Brie Larson - Brie Larson arrives at Los Angeles International Airport (LAX) wearing all blue. Blue raincoat, blue jeans; blue handbag and blue shoes - Los Angeles, California, United States - Tuesday 5th May 2015
Amy enjoys her life in the big city with her comfortable apartment, wacky friends and driven job as a reporter for a men's magazine. As a young girl, her parents sadly divorced, and her father wasted no time in drumming into her that a lifelong partnership with just one person left much to be desired. So she's certainly taking her father's words literally and seems to enjoy the company of a different man every night (though never the full night); it's a life that she has no plans to change any time soon. However, something shifts in her consciousness when she meets sports doctor Aaron Connors on whom she's been commissioned to write an article. The pair hit it off right away, but after their first night together, Amy's left wondering if ending it there is really the best thing to do. It feels weird to carry on seeing someone after she's slept with them, but at the same time, she can't remember the last time she had so much fun.
Continue: Trainwreck Trailer
Brie Larson - A variety of fashionable stars were photographed as they attended Louis Vuitton "Series 2" The Exhibition which was held in Hollywood, California, United States - Thursday 5th February 2015
With a strangely simplistic screenplay by William Monahan (The Departed), director Rupert Wyatt and his cast struggle to dig beneath the surface in a meaningful way. Mark Wahlberg does what he can in the lead role as a self-destructive gambling addict, but since he's never remotely likeable it's impossible to care what happens to him. It's decently made, but without strong characters or a resonant message the movie ultimately feels like a vanity project that's gone wrong somewhere along the way.
Wahlberg plays Jim, a swaggering university professor who torments his brightest student Amy (Larson) in front of the whole class. But she knows that he's also unable to pass a blackjack table without losing a small fortune. And it's probably money he owes to someone. Indeed, he's accruing such severe debts to a gangster (Michael Kenneth Williams) that he turns to his millionaire mother (Jessica Lange) for help, knowing that if she gives him the cash he'll gamble it away before settling his accounts. So he also turns to tough loan shark Frank (John Goodman), who stresses to Jim the importance of paying up and getting out of the betting world for good. But Jim seems incapable of even a shred of self-control.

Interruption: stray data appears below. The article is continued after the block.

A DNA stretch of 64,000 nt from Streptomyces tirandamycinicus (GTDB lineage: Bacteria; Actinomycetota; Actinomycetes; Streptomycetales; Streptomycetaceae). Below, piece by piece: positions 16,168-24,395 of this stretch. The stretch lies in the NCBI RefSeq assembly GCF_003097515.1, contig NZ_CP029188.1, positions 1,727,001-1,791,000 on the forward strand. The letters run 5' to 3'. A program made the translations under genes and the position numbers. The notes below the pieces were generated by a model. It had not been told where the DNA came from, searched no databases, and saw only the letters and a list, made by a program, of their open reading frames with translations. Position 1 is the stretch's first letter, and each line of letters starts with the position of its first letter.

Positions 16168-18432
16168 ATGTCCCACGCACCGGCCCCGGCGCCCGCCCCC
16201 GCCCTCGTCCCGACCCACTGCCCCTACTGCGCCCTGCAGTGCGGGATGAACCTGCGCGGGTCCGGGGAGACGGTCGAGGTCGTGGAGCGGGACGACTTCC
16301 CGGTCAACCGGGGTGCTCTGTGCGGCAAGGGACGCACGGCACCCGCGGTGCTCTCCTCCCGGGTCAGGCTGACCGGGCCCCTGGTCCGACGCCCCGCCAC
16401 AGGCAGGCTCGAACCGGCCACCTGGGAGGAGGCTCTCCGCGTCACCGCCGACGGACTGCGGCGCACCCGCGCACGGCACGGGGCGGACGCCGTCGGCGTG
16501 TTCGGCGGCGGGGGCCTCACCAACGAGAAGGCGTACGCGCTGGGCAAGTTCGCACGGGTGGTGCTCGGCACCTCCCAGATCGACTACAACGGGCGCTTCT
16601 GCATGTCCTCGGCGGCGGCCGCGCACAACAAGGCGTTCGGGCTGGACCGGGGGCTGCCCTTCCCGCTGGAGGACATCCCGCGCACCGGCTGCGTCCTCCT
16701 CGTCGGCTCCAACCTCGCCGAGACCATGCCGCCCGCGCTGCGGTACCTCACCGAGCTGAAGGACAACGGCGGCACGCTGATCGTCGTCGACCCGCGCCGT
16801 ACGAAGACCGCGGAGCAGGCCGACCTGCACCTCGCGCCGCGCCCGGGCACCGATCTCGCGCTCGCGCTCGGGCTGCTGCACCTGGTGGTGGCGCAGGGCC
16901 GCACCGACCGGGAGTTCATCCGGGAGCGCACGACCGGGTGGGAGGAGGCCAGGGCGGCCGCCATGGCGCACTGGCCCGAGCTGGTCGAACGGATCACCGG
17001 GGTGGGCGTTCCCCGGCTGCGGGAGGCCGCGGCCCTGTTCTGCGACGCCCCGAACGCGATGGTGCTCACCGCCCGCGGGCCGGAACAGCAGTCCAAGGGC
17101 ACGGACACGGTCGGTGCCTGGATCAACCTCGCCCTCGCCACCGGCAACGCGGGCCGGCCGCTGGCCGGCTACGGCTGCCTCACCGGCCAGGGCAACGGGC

It's virtually impossible to connect with a character this one-sided. Aside from his literary intelligence, there's nothing remotely redeeming about Jim, so it's difficult to escape the feeling that he's getting just what he deserves. And it gets worse when he starts romancing Amy, a nubile girl barely half his age. Wahlberg never plays Jim as anything but an unapologetic loser who has orchestrated his own misfortune. So why should we care what happens to him? At least the side characters interject a bit of complexity, most notably Lange and Goodman, who command the entire film with just a couple of scenes each. The usually terrific Larson barely registers in an underwritten role that makes very little logical sense.
Continue reading: The Gambler Review
Jim Bennett is an English professor at a college and he's also always been one for taking risks. By day he is the sensible, bookish type but by night his life is a dangerous spiral of gambling huge amounts of money to dire consequences. As the gambler he is, he takes a chance in asking his bank to loan him a quarter of a million dollars in order for him to pay back a gangster so that he may stay alive, but when that fails he is forced to take on the services of a loan shark named Frank. Meanwhile, his relationship with his mother is getting tenser and tenser by the day as she wishes more than anything for her little boy to be safe. Also, it seems a student of his named Amy Phillips has discovered his secret life, but wants more than anything for him to take her out to dinner even if it will wreck his school reputation.
Continue: The Gambler Trailer
Jenny Lewis has a new music video. Watch it. Watch it now (but read this first).
Jenny Lewis’ new music video might be the best thing on the internet this week. Not only is the song, Lewis’ new single Just One of the Guys all about gender roles and why they’re awful, but the video features kickass ladies Anne Hathaway, Kristen Stewart and Brie Larson, rocking out and – at some points – dressing up like dudes. It looks like it was fun to film. The former Rilo Kiley confirmed as much in a recent interview with GQ, where she promoted her upcoming album, Voyager.